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5 Two-Hour Road Trip Destination Ideas Around Nashville 

5 Two-Hour Road Trip Destination Ideas Around Nashville

It is an undeniable fact that Nashville is one of the best places to be in Tennessee due to its combination of great culture, cuisine, and outdoor activities. It would be a great idea to experience the life around Nashville on a road trip. Check out the following two-hour road trip destination ideas around Nashville.

  1. Huntsville, Alabama

If you are thinking of a perfect escape around Nashville, then Huntsville is a great option. It is only 115 miles to the South of Nashville. It is known as the US Space & Rocket Center. Perhaps, you might have visited this place during your young age but it warrants a trip now that you are all grown up. Huntsville has fun activities for anybody –young and old. It has a large entertainment complex that hosts several bars and restaurants, all which stand in an old high school.

  1. Pinson Mounds, Tennessee

Pinson stands 135 miles to the Southwest of Nashville. Tennessee takes pride in having numerous Native American archeological sites. In spite of this, you will not find any that matches the impression of the Pinson Mounds. It ranks second in the list of the highest mounds in America and houses an information center. Additionally, while here, you will love the cuisine from any of the barbecue restaurants that you will stop by.

  1. Scottsboro, Alabama

Scottsboro is 140 miles southeast of Nashville. It draws a lot of fame from the Unclaimed Baggage Center. The facility houses numerous items lost from airlines from different ends of the country. The collected items if unclaimed, are sorted out, tagged a discounted price, and availed for sale. It is an interesting place where you can find wedding dresses displayed for sale. Just plan to stop by, maybe you can find an item you lost in your flight some time back, or even get the chance to choose a couple of discounted goods.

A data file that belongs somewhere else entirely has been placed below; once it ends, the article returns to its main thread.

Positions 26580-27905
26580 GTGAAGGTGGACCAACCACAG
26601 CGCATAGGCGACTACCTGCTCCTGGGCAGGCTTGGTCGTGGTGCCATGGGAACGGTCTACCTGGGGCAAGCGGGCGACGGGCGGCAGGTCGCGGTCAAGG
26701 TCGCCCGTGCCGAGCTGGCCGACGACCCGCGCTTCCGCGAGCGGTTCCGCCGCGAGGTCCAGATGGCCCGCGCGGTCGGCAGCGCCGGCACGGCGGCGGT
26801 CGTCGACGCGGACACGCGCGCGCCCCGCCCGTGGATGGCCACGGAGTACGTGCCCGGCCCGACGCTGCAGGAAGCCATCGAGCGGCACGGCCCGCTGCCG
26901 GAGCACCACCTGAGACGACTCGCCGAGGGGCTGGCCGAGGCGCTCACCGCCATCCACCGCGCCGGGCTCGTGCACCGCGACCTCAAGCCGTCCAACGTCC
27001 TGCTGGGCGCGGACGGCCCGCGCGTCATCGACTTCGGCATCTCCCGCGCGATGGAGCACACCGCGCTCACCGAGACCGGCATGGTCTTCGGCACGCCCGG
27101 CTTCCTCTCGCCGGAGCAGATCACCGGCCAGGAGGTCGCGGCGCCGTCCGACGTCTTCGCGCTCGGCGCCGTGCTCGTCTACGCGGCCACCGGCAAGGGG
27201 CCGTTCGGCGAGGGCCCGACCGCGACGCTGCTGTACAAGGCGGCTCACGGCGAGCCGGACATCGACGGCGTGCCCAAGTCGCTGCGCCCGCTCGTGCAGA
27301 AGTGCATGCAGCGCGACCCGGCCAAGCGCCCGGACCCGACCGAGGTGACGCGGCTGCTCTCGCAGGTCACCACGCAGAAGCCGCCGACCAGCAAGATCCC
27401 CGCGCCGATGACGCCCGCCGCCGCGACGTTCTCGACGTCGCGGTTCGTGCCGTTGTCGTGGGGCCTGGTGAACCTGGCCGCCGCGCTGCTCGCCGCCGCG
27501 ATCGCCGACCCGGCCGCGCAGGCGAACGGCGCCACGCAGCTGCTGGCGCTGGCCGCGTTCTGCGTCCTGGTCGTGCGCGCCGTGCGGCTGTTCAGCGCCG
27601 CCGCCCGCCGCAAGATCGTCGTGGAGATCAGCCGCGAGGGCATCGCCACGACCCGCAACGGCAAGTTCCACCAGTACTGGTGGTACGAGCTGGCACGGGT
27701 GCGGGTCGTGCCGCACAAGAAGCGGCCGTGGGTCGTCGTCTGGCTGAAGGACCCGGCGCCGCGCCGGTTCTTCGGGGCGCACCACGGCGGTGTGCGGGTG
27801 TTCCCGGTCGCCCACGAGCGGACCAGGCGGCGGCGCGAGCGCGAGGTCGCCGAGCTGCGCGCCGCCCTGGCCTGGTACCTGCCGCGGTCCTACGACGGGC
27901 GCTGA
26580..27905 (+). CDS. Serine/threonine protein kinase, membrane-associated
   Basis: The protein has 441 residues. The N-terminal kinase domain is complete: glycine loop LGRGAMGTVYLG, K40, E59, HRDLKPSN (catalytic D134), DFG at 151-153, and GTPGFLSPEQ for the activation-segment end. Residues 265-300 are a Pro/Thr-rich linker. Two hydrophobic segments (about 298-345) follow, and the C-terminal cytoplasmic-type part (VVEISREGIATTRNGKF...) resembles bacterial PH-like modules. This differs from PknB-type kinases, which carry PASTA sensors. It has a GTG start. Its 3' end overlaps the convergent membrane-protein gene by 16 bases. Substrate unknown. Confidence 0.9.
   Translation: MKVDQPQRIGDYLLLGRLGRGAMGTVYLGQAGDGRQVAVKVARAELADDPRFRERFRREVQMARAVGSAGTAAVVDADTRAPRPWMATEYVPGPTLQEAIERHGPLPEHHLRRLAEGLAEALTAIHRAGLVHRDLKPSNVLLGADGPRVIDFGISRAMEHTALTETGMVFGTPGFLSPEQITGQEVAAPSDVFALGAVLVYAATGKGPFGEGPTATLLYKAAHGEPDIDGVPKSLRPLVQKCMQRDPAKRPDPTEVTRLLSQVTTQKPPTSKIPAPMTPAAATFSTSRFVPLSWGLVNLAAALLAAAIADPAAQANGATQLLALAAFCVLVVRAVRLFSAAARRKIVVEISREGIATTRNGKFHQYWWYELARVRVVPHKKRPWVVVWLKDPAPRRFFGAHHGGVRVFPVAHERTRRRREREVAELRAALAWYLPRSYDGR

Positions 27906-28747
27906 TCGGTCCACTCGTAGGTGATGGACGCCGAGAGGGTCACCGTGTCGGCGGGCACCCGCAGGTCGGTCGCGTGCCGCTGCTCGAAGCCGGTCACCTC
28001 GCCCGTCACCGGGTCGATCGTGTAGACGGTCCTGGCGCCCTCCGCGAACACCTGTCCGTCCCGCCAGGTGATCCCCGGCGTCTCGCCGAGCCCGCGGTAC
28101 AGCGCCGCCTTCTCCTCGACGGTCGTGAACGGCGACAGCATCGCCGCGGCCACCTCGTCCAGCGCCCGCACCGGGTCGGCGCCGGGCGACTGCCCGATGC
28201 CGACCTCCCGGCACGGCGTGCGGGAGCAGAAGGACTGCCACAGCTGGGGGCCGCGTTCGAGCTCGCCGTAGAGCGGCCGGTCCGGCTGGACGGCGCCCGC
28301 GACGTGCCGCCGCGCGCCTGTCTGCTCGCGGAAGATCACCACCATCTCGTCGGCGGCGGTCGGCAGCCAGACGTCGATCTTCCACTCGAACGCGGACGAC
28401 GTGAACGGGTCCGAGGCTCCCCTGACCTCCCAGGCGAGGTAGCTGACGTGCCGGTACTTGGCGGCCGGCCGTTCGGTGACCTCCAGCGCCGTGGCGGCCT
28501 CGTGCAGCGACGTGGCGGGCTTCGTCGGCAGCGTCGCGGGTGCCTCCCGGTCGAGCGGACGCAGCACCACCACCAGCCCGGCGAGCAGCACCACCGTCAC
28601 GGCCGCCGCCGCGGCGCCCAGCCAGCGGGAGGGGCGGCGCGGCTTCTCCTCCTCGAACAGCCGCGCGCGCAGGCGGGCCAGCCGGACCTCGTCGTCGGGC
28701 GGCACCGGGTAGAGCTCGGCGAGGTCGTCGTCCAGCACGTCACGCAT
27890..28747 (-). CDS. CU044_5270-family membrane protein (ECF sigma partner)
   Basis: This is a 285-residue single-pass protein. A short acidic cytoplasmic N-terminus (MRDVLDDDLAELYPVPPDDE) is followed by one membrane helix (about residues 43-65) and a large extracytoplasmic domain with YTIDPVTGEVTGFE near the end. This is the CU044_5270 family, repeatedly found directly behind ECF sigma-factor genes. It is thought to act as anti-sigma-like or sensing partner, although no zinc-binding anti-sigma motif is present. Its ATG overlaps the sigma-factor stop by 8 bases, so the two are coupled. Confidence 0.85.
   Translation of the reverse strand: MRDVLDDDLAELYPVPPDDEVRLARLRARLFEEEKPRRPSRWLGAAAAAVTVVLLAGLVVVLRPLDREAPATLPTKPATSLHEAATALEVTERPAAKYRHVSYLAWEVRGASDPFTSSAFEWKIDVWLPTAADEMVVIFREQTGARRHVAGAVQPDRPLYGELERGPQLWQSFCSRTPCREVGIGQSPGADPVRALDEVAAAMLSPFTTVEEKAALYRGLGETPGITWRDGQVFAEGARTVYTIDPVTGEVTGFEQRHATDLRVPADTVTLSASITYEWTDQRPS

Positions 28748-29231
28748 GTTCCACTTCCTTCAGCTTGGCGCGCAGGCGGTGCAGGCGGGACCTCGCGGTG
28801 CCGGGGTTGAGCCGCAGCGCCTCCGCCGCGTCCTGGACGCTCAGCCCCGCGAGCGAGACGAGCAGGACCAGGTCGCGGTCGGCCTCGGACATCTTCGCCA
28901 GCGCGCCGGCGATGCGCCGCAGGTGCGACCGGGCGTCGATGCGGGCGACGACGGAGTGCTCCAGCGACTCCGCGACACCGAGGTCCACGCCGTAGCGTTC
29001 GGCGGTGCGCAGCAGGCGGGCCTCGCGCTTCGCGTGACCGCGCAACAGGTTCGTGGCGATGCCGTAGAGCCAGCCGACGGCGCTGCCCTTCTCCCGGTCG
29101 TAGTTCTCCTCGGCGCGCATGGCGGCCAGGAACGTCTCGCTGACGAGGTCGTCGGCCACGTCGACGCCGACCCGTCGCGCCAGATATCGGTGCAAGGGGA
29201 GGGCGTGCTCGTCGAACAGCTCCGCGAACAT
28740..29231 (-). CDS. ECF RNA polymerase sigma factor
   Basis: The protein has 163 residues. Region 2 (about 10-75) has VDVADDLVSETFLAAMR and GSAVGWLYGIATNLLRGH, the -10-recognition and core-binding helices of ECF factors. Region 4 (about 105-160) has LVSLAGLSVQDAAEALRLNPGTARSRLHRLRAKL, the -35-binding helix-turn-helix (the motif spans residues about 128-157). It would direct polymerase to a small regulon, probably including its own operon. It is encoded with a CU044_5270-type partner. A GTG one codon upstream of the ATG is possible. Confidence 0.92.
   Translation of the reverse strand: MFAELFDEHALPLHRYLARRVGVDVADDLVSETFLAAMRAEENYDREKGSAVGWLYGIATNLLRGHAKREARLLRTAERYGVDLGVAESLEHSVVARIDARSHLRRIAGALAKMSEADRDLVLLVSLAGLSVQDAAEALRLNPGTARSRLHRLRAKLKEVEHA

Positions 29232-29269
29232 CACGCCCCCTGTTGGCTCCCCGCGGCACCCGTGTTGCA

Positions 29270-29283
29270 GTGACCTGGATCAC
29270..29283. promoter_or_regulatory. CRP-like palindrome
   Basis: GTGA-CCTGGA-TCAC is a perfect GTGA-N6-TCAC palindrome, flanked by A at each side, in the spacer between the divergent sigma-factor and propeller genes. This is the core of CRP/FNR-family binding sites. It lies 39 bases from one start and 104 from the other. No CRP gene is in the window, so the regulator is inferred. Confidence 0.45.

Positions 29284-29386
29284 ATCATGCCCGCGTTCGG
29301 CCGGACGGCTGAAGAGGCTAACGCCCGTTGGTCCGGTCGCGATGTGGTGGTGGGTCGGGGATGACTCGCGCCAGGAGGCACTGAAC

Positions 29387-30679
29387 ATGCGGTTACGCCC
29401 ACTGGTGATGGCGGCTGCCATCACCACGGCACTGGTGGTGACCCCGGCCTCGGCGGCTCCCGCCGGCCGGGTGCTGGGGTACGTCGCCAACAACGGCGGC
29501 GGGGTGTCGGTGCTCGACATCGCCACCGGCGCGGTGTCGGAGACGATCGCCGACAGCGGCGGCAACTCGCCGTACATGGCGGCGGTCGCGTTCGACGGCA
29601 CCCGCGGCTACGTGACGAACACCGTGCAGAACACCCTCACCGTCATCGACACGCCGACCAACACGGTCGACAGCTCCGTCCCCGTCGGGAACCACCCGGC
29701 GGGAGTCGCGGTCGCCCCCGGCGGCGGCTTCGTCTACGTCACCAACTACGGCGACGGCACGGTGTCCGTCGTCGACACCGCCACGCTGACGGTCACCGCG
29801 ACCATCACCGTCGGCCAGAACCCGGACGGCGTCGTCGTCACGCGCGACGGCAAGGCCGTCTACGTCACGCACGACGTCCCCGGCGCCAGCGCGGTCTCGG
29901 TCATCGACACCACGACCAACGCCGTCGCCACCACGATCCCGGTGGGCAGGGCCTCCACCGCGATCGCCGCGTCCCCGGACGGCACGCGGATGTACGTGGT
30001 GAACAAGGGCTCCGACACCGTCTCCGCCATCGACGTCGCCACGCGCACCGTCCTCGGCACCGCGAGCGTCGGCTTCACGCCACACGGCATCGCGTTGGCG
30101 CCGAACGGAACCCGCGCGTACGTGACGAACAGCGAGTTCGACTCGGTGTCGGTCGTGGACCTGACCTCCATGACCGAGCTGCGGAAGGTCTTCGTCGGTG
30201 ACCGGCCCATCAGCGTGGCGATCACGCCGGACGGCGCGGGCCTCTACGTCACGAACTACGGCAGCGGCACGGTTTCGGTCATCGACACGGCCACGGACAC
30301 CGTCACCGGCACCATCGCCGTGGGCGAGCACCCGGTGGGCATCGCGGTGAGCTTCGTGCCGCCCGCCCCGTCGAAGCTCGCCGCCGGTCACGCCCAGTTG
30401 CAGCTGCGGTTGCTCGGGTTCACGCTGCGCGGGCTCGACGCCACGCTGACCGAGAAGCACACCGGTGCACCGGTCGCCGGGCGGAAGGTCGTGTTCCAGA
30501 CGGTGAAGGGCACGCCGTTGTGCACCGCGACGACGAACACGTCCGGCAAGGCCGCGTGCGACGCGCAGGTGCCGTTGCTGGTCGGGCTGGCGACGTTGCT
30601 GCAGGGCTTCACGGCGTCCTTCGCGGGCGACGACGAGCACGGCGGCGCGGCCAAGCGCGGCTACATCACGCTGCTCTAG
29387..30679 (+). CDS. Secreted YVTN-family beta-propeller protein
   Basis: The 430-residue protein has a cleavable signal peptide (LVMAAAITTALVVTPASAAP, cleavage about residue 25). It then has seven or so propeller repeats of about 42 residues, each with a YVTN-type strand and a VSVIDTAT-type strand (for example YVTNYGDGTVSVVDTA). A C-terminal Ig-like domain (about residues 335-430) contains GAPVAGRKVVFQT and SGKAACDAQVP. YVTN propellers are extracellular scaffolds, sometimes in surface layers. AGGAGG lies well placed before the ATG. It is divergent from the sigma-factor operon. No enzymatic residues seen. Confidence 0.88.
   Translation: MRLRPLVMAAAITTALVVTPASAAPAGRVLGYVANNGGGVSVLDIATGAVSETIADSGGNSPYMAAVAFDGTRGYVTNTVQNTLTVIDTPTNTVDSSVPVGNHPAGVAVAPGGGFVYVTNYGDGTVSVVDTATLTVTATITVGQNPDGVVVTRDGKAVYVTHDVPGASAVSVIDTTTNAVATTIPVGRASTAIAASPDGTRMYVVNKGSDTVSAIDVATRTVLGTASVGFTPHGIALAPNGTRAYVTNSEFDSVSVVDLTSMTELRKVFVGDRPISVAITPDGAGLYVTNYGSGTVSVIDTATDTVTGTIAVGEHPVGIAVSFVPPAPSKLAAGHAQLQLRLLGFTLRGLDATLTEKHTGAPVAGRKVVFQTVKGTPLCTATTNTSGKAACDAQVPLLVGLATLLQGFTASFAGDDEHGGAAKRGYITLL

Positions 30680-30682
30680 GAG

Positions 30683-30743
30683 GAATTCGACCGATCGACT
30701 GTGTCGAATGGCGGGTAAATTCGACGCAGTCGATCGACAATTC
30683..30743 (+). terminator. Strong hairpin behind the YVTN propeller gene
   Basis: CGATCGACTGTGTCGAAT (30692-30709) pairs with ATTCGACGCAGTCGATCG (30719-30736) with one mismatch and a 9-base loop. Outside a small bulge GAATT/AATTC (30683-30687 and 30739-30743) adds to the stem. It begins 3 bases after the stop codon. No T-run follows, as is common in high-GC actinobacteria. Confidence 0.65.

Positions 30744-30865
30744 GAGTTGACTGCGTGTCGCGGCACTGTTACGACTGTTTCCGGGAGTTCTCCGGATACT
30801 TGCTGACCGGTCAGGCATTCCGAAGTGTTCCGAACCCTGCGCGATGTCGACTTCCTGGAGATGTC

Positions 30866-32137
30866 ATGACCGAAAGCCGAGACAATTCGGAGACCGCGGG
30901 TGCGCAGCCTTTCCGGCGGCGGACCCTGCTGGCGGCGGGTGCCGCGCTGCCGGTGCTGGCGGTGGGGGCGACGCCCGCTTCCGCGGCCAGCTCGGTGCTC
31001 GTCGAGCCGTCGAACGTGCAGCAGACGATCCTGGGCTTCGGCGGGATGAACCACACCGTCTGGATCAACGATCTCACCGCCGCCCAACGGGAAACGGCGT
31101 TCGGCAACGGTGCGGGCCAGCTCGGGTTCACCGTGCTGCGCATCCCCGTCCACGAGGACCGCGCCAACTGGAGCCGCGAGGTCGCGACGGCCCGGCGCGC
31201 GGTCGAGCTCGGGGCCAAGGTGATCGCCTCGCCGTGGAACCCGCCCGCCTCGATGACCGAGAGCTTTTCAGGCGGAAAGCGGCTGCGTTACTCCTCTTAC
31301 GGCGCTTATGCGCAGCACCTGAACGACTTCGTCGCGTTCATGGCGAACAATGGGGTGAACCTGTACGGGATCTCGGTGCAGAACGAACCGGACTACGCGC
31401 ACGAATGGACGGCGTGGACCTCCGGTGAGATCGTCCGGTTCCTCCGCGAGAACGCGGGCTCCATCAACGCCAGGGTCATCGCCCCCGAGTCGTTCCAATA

1. Paducah, Kentucky

Paducah, originally known as Perkin, came into existence in the 1800s. It will take you only two hours of driving to cover the 136-mile distance between Nashville and the Paducah, northwest side of Nashville. Its fame is attributed to the fact that it was near waterways before it grew economically following the establishment of a railway hub. The area hosts numerous tales of the history of the great town in its William Clark Market House Museum, Tilghman Civil War Museum, River Discovery Center, and the Railroad Museum. However, there is much more to find here than just history –you will love the area’s culture, social and recreation life. Paducah takes pride in a vibrant scene of art and great history. If you love nature, you will find solace and comfort in the walking trails and along the riverfront displaying the elegant view of Ohio River.

  1. Tennessee River Gorge

The Tennessee River Gorge offers a wonderful scenery that weaves nature into an exciting view. The gorge runs 26 miles and winds past the Cumberland Plateau. At the turning point of Tennessee River is the intersection of the gorge and the river. Here there are several outdoor activities for people of all ages. For example, if you love hiking, there is a spot for you at the Tennessee River Gorge. The hiking trail starts from the Signal Point and ends at the Mushroom Rock. You get the chance to engage in a challenging hike for 12 miles with an extraordinary view of the gorge. The access to water and the trails makes it possible for other outdoor activities such as biking, paddling, wildlife viewing, camping, and fishing, among others. The Raccoon Mountain offers a 30-mile section for biking featuring two biking levels; that is beginners and advanced.

Evidently, Nashville and its surroundings offer great ways to spend a day out. Whether you are a lover of outdoor activities or indoor activities, you will not miss a spot or two that interest you on your road trip. You can learn the history of various places, engage in social and club life, or have an overview of Nashville’s nature and wildlife while at the same time having fun. However, as you plan your road trip, factor in accommodation if you are going to stay a night out, and ensure that you get your accommodation early in advance –you do not want to spoil the fun at the end of the day when you find no available rooms.

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Pop Doors: Nashville Open Houses Sunday 12/03/17

Here is a list of top five must see Nashville open houses for Sunday 12/02/17. This weeks Pop Doors edition features open houses in the very desirable Germantown neighborhood and in the hipster neighborhood of East Nashville. These two neighborhoods are a quick shot to Downtown Nashville featuring premium restaurants, walkable neighborhoods, and local events.